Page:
Stay true to your brand during pandemic
‘Members will remember who accepted the challenge to help them—and who didn’t.’
Despite disruptions to service, credit unions’ focus on members will serve them well during the coronavirus (COVID-19) crisis, says Taylor Wells, communications director for On the Mark Strategies.
He addressed branding and the member experience during the CUNA eSchool, “Managing Economic and Operational Challenges During COVID-19,” offered free as a CUNA member benefit.
“Stay true to your original vision,” he says, by focusing on the three C’s of branding:
1. Clarity. Be clear about what your brand is and what it isn’t. Determine where you excel and where you don’t.
“This helps distinguish you from the competition,” Wells says.
2. Consistency. Be what you say you are in the best and worst of times. “If your brand experience focuses on friendly conversations with members, you need to provide that experience every time with every member,” he says. “Live up to what you promise or people will see right through you.”
3. Constancy. Make your brand visible—always. While credit unions have finite resources, achieve visibility to the greatest extent possible.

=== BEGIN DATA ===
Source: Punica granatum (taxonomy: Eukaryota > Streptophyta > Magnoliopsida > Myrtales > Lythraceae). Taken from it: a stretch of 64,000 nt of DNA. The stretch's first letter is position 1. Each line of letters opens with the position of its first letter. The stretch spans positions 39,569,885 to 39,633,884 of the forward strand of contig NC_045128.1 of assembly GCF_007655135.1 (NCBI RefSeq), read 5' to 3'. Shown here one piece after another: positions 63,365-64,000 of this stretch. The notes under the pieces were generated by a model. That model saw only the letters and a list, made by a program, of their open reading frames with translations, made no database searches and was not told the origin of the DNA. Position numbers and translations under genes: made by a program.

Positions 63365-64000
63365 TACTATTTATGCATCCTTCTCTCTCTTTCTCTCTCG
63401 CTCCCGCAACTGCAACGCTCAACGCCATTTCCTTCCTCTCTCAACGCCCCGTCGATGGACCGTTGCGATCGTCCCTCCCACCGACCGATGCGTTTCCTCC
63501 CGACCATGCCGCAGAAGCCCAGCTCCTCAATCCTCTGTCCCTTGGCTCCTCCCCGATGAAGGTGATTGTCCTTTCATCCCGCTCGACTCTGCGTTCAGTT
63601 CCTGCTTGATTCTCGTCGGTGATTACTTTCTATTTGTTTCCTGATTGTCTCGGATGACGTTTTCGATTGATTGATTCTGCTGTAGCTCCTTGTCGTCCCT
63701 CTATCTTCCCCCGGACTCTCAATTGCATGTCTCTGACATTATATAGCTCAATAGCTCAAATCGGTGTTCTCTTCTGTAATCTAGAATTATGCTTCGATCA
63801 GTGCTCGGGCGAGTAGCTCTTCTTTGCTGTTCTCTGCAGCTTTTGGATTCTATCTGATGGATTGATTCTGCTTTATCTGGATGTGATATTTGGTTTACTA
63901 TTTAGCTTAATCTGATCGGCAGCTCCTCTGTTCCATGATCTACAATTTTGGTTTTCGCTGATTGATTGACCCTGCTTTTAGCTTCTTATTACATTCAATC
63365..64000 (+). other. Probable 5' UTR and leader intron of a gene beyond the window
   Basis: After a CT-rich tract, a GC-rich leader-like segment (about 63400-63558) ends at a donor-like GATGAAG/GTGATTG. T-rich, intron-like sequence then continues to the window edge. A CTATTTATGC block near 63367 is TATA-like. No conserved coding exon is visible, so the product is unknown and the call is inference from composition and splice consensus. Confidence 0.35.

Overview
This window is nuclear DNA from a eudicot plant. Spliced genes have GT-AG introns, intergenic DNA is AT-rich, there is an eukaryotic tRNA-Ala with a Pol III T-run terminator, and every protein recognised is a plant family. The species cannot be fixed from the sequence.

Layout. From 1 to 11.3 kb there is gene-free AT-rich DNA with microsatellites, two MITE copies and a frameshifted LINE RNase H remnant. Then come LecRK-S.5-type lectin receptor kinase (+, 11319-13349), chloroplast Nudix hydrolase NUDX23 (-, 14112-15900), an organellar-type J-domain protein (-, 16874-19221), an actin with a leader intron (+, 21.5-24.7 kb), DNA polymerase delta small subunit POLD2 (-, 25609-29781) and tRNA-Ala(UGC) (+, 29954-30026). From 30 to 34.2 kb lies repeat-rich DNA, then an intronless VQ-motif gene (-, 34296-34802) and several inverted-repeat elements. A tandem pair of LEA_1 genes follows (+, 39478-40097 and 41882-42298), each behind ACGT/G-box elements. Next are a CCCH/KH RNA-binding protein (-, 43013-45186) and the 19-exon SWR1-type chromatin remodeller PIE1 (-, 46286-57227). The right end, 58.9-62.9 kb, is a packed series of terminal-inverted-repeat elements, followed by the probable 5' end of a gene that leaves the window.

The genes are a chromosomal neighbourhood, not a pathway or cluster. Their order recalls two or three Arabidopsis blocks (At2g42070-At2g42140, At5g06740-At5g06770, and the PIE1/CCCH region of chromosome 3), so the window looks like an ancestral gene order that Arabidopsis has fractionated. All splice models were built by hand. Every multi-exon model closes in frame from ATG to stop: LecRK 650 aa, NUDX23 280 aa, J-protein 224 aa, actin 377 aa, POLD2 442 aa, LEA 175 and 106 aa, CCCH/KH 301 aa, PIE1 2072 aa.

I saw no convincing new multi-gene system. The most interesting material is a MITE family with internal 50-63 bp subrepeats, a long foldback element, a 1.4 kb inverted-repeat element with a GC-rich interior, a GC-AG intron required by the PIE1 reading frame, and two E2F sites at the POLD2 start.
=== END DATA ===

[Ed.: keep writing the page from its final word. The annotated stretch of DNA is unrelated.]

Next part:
“You must have a brand that resonates with members,” Wells says.
He says credit unions can use the COVID-19 crisis as a means to improve the member experience. That entails:
• Starting internally. “Your level of external service will never exceed your level of internal service,” Wells says. “Take care of each other and live your brand with each other. Your brand needs to start internally before it moves externally.”
• Encouraging conversations with members through active listening, empathy, and engagement. “Be your members’ bartender,” he says. “Listen to your members spill their guts about what they’re facing. When members come to you with challenges and problems, look at that as an important investment of time.
“Realize you’re working with real people who have real challenges.”
• Offering financial solutions. Go beyond “use our app” with innovative products and services. Don’t make sales, provide solutions.
• Being a hero for members. “Now is not the time to pull back,” Wells says. “Keep an eye to the future in the post-virus environment. Use this as an opportunity for innovative thinking.
“Members will remember who accepted the challenge to help them—and who didn’t. Which will you be?”